Wednesday, April 24, 2013

Winner and Losers: Bahrain GP

This article is written by Andrew Davies and published on It is re-produced here in its entirety. For the original article, click here.

Vettel was in a class (and race) of his own, but it was Sergio Perez who showed that he can follow a team order to the letter...

Star of the Race

Sergio Perez, McLaren, 6th

Martin Whitmarsh gave Sergo Perez the strict instruction that he had to be more aggressive and having been held up by Jenson Button as early as Lap 8 he took his boss at his word and "used his elbows". McLaren are racers and believe they have the moral high ground over Ferrari, Mercedes and Red Bull who they see as mere 'strategistas' - racing to percentages. It certainly makes races more exciting. Of course the freedom to race your team-mate includes the maxim don't hit them, but in the past Button and Hamilton have hit each other - in Turkey and Canada to name but two instances.

Perez's problem was that whereas he let Button past cleanly on Lap 27, when Perez tried to take Button back, Jenson felt he had the right to keep the place. The trouble between the two was caused by Jenson holding up what was a faster car. Not only that, it looked very much like he decided to lift at the apex of Turn 4 and let Perez hit him during the 'Laps of Frenzy'. When he had the coming together with Hamilton in Canada there are those that think Button knew exactly what he was doing and where Hamilton was when he moved across on him.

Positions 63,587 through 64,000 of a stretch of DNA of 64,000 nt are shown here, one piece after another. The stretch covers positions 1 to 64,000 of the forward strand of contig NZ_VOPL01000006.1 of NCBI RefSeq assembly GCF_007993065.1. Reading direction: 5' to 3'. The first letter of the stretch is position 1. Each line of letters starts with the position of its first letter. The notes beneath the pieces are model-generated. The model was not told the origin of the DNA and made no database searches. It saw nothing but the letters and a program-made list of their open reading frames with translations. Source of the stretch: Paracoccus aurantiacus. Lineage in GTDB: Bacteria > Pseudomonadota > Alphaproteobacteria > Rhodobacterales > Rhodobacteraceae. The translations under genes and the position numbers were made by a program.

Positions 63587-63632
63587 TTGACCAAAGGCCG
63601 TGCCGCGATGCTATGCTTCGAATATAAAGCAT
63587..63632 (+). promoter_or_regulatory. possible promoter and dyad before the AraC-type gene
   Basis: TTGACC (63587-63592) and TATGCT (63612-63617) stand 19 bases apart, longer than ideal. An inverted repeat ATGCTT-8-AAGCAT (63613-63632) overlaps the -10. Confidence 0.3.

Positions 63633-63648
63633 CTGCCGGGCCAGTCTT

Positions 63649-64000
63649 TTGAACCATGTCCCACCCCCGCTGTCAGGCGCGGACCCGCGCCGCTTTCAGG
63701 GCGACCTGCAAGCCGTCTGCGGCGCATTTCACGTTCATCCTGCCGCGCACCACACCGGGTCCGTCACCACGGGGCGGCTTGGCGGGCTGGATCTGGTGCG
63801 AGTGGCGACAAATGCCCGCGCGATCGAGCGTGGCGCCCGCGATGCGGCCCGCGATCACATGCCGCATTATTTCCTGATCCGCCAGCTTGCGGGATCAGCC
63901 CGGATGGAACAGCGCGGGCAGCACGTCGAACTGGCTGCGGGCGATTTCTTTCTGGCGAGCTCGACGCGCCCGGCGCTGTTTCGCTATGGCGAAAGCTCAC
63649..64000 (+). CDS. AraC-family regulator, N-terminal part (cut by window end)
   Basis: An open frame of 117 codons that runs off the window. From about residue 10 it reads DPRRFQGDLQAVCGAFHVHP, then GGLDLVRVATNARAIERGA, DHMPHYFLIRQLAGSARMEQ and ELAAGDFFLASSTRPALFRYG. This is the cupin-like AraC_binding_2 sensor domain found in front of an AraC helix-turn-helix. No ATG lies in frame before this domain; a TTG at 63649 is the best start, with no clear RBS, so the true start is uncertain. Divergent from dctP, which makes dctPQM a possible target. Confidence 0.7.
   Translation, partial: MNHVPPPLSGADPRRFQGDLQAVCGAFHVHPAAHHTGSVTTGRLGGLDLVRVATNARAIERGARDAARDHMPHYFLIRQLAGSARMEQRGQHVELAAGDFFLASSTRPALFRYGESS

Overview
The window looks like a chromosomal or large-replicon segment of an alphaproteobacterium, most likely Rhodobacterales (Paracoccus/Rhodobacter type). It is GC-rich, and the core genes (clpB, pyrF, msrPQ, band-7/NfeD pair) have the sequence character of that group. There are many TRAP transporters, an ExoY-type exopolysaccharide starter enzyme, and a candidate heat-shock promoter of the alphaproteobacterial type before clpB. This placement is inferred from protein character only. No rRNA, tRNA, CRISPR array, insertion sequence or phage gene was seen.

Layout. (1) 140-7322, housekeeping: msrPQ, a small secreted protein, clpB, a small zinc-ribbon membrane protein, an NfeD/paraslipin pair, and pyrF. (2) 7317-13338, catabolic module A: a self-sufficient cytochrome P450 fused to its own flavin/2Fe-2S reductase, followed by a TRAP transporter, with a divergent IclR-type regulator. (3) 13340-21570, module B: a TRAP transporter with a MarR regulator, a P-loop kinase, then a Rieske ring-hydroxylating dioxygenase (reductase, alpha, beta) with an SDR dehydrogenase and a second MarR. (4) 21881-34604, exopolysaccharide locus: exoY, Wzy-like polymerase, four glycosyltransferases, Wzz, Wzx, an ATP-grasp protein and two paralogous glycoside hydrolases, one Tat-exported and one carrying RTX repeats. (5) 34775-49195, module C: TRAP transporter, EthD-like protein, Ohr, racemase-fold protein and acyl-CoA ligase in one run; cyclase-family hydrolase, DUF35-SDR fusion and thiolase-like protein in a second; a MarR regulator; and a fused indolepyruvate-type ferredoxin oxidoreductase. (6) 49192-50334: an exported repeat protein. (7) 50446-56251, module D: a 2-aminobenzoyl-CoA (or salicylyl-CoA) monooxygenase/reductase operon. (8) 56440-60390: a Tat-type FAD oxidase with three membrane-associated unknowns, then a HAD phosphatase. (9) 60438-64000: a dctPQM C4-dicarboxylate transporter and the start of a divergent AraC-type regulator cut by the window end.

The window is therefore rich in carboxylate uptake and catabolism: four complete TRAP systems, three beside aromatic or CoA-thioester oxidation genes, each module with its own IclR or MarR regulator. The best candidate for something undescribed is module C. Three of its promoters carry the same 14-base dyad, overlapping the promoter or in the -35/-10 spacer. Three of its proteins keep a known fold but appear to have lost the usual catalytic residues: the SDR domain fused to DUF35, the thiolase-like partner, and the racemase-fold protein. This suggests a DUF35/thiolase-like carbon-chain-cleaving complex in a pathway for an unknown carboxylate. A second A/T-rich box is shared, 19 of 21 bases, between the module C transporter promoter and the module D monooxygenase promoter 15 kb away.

Perez wasn't intimidated by Grosjean and kept his line at Turn 1 when the Lotus driver tried to get past, and administered the wide sweep on Alonso when he overtook Fernando on the inside going into Turn 4. Button had done it on him, so if Checo was going to be censured then that censure would have to be widely spread.

As it was, Button's needless holding up of Perez cost him 5th place. He was closing right up on Hamilton at the finish.